The Gentleman's Magazine, Volume 282
F. Jefferies, 1897 - Early English newspapers
The "Gentleman's magazine" section is a digest of selections from the weekly press; the "(Trader's) monthly intelligencer" section consists of news (foreign and domestic), vital statistics, a register of the month's new publications, and a calendar of forthcoming trade fairs.
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appears arms beautiful become better birds body brought called carried century character Chinese church close comes common course Court death effect England English existence eyes face fact father figure four French friends girls give given half hand head heart important influence interest Italy kind King known lady land later less light live looked Marius match matter means mother nature never officer once passed perhaps persons Pickwick play poor present Queen received remains round seemed side spirit standing story strange taken things thought took town turned whole women young
Page 173 - Of such wisdom, the poetic passion, the desire of beauty, the love of art for its own sake, has most. For art comes to you, proposing frankly to give nothing but the highest quality to your moments as they pass, and simply for those moments
Page 378 - Thammuz came next behind, Whose annual wound in Lebanon allured The Syrian damsels to lament his fate In amorous ditties, all a summer's day; While smooth Adonis from his native rock Ran purple to the sea, supposed with blood Of Thammuz yearly wounded...
Page 425 - Oft she rejects, but never once offends. Bright as the sun, her eyes the gazers strike, And, like the sun, they shine on all alike. Yet graceful ease, and sweetness void of pride, Might hide her faults, if belles had faults to hide: If to her share some female errors fall, Look on her face, and you'll forget them all.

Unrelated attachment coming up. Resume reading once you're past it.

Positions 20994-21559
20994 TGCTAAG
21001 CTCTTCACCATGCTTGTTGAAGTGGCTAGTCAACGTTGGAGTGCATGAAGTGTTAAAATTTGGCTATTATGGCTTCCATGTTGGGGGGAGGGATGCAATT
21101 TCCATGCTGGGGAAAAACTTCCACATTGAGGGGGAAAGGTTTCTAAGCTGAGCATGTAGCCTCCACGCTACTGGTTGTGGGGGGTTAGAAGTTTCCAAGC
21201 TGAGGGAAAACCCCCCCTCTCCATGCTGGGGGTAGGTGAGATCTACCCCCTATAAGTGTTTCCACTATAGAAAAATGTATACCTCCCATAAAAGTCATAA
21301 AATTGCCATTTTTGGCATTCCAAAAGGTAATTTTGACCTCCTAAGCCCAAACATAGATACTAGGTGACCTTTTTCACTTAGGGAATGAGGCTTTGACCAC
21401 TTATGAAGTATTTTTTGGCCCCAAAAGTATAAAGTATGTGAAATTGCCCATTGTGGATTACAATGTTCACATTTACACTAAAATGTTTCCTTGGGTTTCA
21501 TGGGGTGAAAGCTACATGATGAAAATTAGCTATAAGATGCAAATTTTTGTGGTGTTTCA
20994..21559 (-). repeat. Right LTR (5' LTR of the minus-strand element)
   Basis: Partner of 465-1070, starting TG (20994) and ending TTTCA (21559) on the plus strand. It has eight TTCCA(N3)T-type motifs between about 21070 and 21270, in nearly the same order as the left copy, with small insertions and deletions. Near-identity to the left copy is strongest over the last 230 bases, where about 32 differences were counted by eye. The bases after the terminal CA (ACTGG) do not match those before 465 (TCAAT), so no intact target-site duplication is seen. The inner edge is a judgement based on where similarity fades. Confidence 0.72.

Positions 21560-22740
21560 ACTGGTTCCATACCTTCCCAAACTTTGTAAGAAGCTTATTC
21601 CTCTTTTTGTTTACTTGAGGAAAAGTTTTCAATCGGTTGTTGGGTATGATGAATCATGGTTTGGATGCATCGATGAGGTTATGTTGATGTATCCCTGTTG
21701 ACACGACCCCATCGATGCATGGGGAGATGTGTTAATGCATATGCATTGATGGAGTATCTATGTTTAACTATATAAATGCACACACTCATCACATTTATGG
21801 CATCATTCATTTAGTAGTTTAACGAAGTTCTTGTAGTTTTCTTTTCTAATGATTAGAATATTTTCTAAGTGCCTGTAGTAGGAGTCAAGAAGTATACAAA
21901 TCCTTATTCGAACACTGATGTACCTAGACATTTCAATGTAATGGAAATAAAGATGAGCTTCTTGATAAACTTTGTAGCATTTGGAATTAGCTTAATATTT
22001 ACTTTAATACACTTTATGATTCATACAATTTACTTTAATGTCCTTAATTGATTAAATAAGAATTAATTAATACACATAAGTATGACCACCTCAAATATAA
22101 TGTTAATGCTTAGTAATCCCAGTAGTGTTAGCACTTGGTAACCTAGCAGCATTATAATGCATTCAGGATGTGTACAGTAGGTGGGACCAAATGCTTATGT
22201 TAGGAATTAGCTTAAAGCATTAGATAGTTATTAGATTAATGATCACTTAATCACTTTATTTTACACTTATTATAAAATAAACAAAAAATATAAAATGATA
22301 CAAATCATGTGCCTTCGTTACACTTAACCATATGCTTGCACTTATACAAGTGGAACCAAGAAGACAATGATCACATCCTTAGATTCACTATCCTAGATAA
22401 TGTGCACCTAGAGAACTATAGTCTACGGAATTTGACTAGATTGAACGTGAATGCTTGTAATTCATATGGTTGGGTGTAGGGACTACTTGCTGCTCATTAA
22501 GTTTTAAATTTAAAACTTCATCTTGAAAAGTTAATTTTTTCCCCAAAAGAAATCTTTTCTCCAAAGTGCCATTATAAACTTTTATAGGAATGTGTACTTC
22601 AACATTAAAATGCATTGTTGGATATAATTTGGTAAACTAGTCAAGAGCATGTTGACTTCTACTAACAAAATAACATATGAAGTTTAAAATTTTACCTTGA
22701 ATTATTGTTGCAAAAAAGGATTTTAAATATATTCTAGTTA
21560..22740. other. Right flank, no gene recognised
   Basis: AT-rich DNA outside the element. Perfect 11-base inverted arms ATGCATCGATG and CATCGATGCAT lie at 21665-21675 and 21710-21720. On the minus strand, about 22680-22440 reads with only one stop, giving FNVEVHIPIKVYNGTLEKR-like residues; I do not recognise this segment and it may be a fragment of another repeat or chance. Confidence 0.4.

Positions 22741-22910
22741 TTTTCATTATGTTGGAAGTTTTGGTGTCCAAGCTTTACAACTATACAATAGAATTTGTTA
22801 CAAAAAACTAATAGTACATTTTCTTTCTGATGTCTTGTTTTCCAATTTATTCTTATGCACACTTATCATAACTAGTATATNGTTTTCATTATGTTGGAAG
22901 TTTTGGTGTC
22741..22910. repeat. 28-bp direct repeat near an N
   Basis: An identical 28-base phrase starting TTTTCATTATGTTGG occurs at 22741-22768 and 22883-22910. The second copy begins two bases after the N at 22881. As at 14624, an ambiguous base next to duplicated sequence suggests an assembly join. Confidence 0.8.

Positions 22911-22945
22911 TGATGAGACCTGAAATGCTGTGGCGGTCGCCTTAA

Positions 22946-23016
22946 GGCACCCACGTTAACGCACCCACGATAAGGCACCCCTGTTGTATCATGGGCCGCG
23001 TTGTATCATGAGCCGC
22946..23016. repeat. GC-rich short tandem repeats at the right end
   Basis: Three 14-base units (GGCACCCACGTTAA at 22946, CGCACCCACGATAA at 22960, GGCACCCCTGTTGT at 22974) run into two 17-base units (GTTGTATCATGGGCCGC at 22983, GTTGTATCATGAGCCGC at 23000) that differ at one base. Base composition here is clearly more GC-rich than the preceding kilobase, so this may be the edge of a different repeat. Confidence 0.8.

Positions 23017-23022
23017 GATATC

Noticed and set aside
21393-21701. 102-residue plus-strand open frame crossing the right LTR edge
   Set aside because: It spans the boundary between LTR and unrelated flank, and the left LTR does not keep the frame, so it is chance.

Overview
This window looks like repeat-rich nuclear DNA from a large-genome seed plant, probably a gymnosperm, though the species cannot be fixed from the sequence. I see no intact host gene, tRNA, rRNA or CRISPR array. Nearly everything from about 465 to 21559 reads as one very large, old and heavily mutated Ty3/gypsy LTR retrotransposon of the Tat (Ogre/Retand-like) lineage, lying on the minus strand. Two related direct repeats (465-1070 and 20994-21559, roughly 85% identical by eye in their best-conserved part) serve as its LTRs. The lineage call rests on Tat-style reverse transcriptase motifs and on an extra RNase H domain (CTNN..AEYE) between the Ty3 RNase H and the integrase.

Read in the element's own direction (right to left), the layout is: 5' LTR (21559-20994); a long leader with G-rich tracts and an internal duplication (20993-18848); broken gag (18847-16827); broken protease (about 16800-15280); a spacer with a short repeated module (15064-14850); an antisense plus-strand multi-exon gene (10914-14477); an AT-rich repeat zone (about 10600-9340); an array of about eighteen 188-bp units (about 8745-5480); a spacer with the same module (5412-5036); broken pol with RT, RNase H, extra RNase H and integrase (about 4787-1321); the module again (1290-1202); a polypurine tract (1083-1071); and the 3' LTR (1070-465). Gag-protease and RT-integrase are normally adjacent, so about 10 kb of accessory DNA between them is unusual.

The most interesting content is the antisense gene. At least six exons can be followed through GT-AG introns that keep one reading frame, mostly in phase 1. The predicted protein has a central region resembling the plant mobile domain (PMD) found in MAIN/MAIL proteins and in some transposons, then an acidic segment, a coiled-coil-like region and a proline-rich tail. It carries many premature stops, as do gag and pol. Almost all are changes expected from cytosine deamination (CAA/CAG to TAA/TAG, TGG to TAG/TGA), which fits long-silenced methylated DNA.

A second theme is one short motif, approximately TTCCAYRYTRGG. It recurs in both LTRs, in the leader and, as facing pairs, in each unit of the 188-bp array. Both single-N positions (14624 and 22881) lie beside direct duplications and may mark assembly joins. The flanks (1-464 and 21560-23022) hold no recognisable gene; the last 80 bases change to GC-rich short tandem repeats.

Page 307 - I behold like a Spanish great galleon, and an English man-of-war ; Master Jonson (like the former) was built far higher in learning ; solid, but slow in his performances. Shakespeare with the English man-ofwar, lesser in bulk, but lighter in sailing, could turn with all tides, tack about and take advantage of all winds, by the quickness of his wit and invention.
Page 191 - How oft, when thou, my music, music play'st, Upon that blessed wood whose motion sounds With thy sweet fingers, when thou gently sway'st The wiry concord that mine ear confounds, Do I envy those jacks that nimble leap To kiss the tender inward of thy hand, Whilst my poor lips, which should that harvest reap, At the wood's boldness by thee blushing stand!
Page 141 - Here lies Fred, Who was alive, and is dead. Had it been his father, I had much rather. Had it been his brother, Still better than another. Had it been his sister, No one would have missed her. Had it been the whole generation, Still better for the nation. But since 'tis only Fred, Who was alive, and is dead, There's no more to be said.
Page 173 - While all melts under our feet, we may well catch at any exquisite passion, or any contribution to knowledge that seems, by a lifted horizon, to set the spirit free for a moment, or any stirring of the senses, strange dyes, strange flowers, and curious odours, or work of the artist's hands, or the face of one's friend.
Page 197 - Temo la infamia di tanta passione avere seguita, quanta concepe chi legge le soprannominate Canzoni in me avere signoreggiato; la quale infamia si cessa, per lo presente di me parlare, interamente; lo quale mostra che non passione, ma virtý sie stata la movente cagione...
Page 175 - ... us, — for that moment only. Not the fruit of experience, but experience itself, is the end. A counted number of pulses only is given to us of a variegated, dramatic life. How may we see in them all that is to be seen in them by the finest senses?